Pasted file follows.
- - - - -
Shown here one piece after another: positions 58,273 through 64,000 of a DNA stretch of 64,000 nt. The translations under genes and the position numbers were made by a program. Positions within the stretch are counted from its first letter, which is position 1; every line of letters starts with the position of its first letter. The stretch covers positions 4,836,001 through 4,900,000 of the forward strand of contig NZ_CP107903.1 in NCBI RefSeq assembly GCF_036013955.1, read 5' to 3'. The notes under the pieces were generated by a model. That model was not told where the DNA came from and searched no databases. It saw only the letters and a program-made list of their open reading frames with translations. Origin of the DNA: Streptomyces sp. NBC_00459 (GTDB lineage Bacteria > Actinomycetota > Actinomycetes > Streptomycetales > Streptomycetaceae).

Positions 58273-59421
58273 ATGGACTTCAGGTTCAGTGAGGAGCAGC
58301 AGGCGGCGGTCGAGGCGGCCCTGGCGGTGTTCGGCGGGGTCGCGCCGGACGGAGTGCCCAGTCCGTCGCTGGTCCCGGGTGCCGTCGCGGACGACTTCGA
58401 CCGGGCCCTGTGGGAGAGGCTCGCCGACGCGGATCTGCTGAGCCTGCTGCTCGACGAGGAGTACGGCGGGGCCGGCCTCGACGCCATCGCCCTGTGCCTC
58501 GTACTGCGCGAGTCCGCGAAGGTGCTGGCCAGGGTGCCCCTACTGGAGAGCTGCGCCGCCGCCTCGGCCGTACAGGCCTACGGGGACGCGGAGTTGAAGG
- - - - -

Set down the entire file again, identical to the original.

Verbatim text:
Shown here one piece after another: positions 58,273 through 64,000 of a DNA stretch of 64,000 nt. The translations under genes and the position numbers were made by a program. Positions within the stretch are counted from its first letter, which is position 1; every line of letters starts with the position of its first letter. The stretch covers positions 4,836,001 through 4,900,000 of the forward strand of contig NZ_CP107903.1 in NCBI RefSeq assembly GCF_036013955.1, read 5' to 3'. The notes under the pieces were generated by a model. That model was not told where the DNA came from and searched no databases. It saw only the letters and a program-made list of their open reading frames with translations. Origin of the DNA: Streptomyces sp. NBC_00459 (GTDB lineage Bacteria > Actinomycetota > Actinomycetes > Streptomycetales > Streptomycetaceae).

Positions 58273-59421
58273 ATGGACTTCAGGTTCAGTGAGGAGCAGC
58301 AGGCGGCGGTCGAGGCGGCCCTGGCGGTGTTCGGCGGGGTCGCGCCGGACGGAGTGCCCAGTCCGTCGCTGGTCCCGGGTGCCGTCGCGGACGACTTCGA
58401 CCGGGCCCTGTGGGAGAGGCTCGCCGACGCGGATCTGCTGAGCCTGCTGCTCGACGAGGAGTACGGCGGGGCCGGCCTCGACGCCATCGCCCTGTGCCTC
58501 GTACTGCGCGAGTCCGCGAAGGTGCTGGCCAGGGTGCCCCTACTGGAGAGCTGCGCCGCCGCCTCGGCCGTACAGGCCTACGGGGACGCGGAGTTGAAGG